Old footage of UVA (for Sam), fire trucks outside after the nitrate panel on its flammable properties and safety issues (unrelated but hilarious), and the Seattle Cinerama!
 Some of my favorite ASN moments: color footage of kittens from 1928, a Beau Brummell comedy act that looks brand new and Bobcat-a-gogo, a commercial from the 60s that I'm obsessed with.
 Earrings made by former MIAPer Crystal from U-matic tapes (a format I came to know intimately that summer I was in Hawaii).
 View from the rewind bench at the 16mm ASN.
28mm panel and a shot of 100 year old 28mm film being projected.

Wednesday, December 26, 2012

SOR Charity Show at House of Blues

B's new British Invasion band at School of Rock played a charity show at House of Blues early this month. He only played drums on one song, since it was a collaboration of all the SOR schools, about 500 kids. It was a fun show, and good opportunity for B to work through his stage fright. The house was PACKED. 

The big final show for British Invasion is a month from now, and B is working on five songs for it. 

Monday, December 17, 2012

away for a bit

There are a few things I've been meaning to share: the wedding pictures, the rest of the Paris trip, and my thoughts and photos from a weeklong conference in Seattle, but I'm not up to it yet. I came back from Seattle sick, and the events of Friday took a lot out of me. That's what it is, really. I'm quite sad and discouraged, but I'm working through it. Here's a picture I was going to delete because it didn't come out, but I realized it's special to me because that day was special. My heart is completely with the families who won't be together for Christmas this year. That's all I know how to say.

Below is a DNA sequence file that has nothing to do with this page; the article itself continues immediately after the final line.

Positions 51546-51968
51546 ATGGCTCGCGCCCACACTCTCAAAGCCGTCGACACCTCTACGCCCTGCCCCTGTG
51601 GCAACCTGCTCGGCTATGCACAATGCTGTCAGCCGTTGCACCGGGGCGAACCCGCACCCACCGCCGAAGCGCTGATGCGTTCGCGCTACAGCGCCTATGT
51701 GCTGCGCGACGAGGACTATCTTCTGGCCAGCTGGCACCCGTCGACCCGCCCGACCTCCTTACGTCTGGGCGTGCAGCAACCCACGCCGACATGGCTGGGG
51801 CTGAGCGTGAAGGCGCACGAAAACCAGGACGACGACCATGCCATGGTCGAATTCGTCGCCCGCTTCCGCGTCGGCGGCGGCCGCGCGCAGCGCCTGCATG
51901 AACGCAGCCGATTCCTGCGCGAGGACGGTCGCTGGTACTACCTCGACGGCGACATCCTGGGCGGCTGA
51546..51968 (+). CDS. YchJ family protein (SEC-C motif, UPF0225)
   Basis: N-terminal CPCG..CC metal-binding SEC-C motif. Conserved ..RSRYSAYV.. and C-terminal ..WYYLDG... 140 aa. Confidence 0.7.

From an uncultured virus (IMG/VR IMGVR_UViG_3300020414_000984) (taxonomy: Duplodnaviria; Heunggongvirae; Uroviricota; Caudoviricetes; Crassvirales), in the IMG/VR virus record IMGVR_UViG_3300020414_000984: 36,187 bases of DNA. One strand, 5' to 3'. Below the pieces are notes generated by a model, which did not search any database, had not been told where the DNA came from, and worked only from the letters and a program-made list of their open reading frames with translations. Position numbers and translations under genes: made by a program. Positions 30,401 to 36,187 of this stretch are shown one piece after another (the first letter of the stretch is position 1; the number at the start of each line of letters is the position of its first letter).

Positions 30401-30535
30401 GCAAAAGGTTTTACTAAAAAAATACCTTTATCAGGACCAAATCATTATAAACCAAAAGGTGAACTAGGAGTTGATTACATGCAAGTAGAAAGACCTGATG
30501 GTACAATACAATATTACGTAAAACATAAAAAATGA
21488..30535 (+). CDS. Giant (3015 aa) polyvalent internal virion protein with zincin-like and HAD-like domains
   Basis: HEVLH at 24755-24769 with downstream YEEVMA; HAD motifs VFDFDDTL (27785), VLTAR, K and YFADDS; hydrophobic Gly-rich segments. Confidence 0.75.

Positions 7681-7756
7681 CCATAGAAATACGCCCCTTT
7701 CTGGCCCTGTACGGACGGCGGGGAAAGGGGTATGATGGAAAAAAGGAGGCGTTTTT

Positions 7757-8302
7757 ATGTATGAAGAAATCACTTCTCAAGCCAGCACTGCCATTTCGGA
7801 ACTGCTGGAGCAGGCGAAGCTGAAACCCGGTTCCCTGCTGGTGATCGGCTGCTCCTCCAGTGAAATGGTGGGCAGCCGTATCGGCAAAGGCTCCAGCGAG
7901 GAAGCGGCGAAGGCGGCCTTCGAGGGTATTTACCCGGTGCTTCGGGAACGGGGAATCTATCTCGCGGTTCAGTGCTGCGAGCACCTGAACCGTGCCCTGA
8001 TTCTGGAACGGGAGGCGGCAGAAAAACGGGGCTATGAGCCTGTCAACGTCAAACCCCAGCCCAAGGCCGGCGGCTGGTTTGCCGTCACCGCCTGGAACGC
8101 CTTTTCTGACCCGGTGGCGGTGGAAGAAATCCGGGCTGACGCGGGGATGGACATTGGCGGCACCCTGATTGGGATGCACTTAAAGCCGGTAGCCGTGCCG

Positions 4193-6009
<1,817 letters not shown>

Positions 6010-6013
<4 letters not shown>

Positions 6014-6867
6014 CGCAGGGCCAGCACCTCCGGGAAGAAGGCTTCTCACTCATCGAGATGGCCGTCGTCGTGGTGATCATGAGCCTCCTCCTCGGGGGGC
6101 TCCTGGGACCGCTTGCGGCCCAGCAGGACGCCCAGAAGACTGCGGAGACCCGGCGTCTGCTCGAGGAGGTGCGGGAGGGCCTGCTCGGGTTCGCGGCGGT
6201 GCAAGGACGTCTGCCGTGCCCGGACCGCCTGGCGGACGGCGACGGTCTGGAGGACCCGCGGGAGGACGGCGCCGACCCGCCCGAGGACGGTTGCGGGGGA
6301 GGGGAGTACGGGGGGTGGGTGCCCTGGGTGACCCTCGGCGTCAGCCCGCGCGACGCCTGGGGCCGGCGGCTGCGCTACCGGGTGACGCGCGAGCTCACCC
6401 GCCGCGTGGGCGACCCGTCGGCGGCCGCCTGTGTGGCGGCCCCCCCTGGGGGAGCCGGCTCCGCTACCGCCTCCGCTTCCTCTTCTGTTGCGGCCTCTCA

Monday, December 3, 2012

Cinema in Paris

Our first day in Paris we stumbled upon a shop selling relics from the earliest day of cinema. This is stuff I saw in museums in New York, and here it was crammed into a tiny shop, stacked haphazardly and priced for negotiation (although still out of my price range, unfortunately). I could have spent an entire day in there.

Visiting the Cinémathèque Française was the highlight of the trip for me (and I think for Taso as well). We saw Godard's Le Petit Soldat, which was super fun, despite our ineptitude at French and the lack of English subtitles, but the thrill was really in the way Parisians experience cinema. It was like a beautiful, most welcome step back in time. The house was packed and everyone read their newspapers quietly before the show. Newspaper reading has become romantic nostalgia to me -- like slow dancing and having deep discussions face to face with friends. It just doesn't really happen anymore in the world I'm used to, yet it made me feel comforted and at home. The presentation was pristine, from the perfectly letterboxed screen, to the gradient dimmed lighting, the sound and picture quality, and the silent, engaged crowd. After the film an academic spoke for 45 mins straight and NOT. A SOUL. MOVED. Everyone sat silently and respectfully through his entire lecture and, at the end, asked questions that seemed to be insightful and well-received. I have literally never seen this happen in an American cinema, not even Film Forum. It was beautiful and we ate it up despite, again, having a very limited knowledge of French. I wish I could see every film there for the rest of my life, or at least that I could have that experience here.

The room we were in is named after Henri Langlois, arguably the father of film archiving and preservation. You should learn about him, if you're interested in cinema. He's no Ernest Lindgren, but he's incredibly important and had an exciting life! Taso spent a lot of time and money at the Librarie -- the bookstore. Cinema book collecting is his thing, and he was in heaven. I can't say enough about what a perfect space the Cinémathèque is. There is so much American theaters could learn from it.

We also stopped by the Paris Home Movie Day. It was exactly like what I'm sure every Home Movie Day in the world is like. Even the archivists looked the same as the ones in Brooklyn. The films were much more interesting, and there seemed to be much more support and involvement from the community. Must be nice! Pictures of the somewhat unorthodox Home Movie Day in Southampton that I took part in a couple years ago can be found here.